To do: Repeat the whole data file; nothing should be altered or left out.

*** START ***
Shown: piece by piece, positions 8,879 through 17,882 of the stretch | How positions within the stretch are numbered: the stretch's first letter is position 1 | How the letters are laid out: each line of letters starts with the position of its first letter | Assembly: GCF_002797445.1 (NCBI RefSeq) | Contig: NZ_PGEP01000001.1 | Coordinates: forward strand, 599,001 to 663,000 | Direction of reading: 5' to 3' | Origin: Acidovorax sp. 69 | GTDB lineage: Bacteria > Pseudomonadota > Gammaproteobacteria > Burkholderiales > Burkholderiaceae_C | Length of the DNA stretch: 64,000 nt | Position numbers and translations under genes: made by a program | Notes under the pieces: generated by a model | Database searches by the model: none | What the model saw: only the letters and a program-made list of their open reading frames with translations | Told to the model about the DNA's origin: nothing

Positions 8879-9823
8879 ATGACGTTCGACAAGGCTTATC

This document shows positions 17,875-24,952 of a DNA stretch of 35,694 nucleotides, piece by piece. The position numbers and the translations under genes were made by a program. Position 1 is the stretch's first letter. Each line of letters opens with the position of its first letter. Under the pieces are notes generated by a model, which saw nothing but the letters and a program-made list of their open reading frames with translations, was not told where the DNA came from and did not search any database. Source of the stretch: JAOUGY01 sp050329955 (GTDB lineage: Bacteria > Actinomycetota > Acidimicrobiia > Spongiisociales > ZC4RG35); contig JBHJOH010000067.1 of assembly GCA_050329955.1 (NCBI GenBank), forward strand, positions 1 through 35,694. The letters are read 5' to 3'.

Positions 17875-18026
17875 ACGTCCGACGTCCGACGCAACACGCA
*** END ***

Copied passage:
Shown: piece by piece, positions 8,879 through 17,882 of the stretch | How positions within the stretch are numbered: the stretch's first letter is position 1 | How the letters are laid out: each line of letters starts with the position of its first letter | Assembly: GCF_002797445.1 (NCBI RefSeq) | Contig: NZ_PGEP01000001.1 | Coordinates: forward strand, 599,001 to 663,000 | Direction of reading: 5' to 3' | Origin: Acidovorax sp. 69 | GTDB lineage: Bacteria > Pseudomonadota > Gammaproteobacteria > Burkholderiales > Burkholderiaceae_C | Length of the DNA stretch: 64,000 nt | Position numbers and translations under genes: made by a program | Notes under the pieces: generated by a model | Database searches by the model: none | What the model saw: only the letters and a program-made list of their open reading frames with translations | Told to the model about the DNA's origin: nothing

Positions 8879-9823
8879 ATGACGTTCGACAAGGCTTATC

This document shows positions 17,875-24,952 of a DNA stretch of 35,694 nucleotides, piece by piece. The position numbers and the translations under genes were made by a program. Position 1 is the stretch's first letter. Each line of letters opens with the position of its first letter. Under the pieces are notes generated by a model, which saw nothing but the letters and a program-made list of their open reading frames with translations, was not told where the DNA came from and did not search any database. Source of the stretch: JAOUGY01 sp050329955 (GTDB lineage: Bacteria > Actinomycetota > Acidimicrobiia > Spongiisociales > ZC4RG35); contig JBHJOH010000067.1 of assembly GCA_050329955.1 (NCBI GenBank), forward strand, positions 1 through 35,694. The letters are read 5' to 3'.

Positions 17875-18026
17875 ACGTCCGACGTCCGACGCAACACGCA